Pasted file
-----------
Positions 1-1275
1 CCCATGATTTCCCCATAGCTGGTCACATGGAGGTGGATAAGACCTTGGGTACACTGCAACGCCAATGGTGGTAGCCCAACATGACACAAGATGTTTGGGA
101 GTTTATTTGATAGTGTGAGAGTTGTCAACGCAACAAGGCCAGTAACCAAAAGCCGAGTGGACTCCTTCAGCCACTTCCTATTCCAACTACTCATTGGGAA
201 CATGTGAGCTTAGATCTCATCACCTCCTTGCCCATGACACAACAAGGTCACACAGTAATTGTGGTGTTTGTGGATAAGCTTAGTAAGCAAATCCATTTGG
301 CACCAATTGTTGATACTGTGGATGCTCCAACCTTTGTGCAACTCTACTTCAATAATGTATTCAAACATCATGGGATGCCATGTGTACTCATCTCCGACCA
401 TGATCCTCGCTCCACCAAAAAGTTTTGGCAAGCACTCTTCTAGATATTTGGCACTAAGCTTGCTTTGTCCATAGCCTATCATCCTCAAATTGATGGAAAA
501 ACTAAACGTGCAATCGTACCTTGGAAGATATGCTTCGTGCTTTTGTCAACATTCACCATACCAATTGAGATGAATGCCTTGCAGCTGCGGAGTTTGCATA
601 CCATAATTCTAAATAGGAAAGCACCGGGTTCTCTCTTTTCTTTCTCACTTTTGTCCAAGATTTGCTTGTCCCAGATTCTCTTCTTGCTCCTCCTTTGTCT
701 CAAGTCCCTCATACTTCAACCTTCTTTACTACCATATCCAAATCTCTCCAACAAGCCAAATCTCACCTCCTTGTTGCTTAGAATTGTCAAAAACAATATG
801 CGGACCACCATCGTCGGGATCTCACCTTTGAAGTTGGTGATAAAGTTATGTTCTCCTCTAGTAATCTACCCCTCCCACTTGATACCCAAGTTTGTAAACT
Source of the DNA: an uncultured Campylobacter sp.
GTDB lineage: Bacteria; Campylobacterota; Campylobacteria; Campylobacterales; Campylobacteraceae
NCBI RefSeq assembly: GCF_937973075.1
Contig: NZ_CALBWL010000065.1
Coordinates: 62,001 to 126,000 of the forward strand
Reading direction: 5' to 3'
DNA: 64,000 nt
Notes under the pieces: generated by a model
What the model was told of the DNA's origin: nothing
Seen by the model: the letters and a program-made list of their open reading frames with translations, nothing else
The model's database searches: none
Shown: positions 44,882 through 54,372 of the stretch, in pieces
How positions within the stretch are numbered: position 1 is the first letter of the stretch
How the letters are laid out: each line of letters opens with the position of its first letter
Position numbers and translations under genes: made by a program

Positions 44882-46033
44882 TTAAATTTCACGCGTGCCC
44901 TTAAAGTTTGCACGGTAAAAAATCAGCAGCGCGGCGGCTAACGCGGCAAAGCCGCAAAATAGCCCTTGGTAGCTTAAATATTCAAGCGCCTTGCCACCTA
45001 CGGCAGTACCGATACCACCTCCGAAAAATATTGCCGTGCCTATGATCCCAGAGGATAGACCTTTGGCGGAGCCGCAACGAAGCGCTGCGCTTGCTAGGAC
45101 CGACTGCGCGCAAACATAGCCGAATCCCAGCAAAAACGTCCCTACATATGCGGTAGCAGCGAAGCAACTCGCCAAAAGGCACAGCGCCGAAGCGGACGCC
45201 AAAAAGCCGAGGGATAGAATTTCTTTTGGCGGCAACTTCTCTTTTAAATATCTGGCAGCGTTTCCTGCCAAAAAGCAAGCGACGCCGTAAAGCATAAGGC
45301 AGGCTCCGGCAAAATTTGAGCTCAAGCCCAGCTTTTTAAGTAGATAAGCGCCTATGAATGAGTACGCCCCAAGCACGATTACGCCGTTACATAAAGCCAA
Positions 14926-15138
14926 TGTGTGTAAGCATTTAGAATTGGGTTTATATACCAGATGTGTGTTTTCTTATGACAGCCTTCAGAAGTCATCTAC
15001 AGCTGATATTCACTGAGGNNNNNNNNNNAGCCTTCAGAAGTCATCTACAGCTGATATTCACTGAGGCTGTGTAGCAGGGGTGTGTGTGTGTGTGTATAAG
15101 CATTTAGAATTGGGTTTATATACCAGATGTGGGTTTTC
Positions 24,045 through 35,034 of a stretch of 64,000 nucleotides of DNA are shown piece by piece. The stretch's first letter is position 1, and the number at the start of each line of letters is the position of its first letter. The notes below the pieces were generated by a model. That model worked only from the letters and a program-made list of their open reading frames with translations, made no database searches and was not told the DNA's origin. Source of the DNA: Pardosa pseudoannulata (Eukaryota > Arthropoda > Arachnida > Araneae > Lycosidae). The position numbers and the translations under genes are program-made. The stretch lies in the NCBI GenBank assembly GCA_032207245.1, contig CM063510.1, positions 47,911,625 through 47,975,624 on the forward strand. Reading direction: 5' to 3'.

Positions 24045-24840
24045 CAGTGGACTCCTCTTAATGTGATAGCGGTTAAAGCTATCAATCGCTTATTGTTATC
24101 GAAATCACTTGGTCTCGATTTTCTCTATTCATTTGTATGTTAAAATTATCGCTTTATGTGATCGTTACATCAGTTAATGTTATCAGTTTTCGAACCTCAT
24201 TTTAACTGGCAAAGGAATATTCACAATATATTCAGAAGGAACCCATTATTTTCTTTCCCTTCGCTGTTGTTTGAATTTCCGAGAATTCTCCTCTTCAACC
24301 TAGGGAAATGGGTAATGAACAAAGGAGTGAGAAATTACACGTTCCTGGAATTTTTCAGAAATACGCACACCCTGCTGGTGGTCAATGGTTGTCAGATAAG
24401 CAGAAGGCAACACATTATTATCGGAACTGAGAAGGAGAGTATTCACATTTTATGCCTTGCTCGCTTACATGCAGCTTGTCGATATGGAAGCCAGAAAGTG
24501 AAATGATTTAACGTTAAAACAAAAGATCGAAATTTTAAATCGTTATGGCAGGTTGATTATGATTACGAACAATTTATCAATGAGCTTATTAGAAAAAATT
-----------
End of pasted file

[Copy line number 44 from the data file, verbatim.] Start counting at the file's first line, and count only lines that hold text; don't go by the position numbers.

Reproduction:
24501 AAATGATTTAACGTTAAAACAAAAGATCGAAATTTTAAATCGTTATGGCAGGTTGATTATGATTACGAACAATTTATCAATGAGCTTATTAGAAAAAATT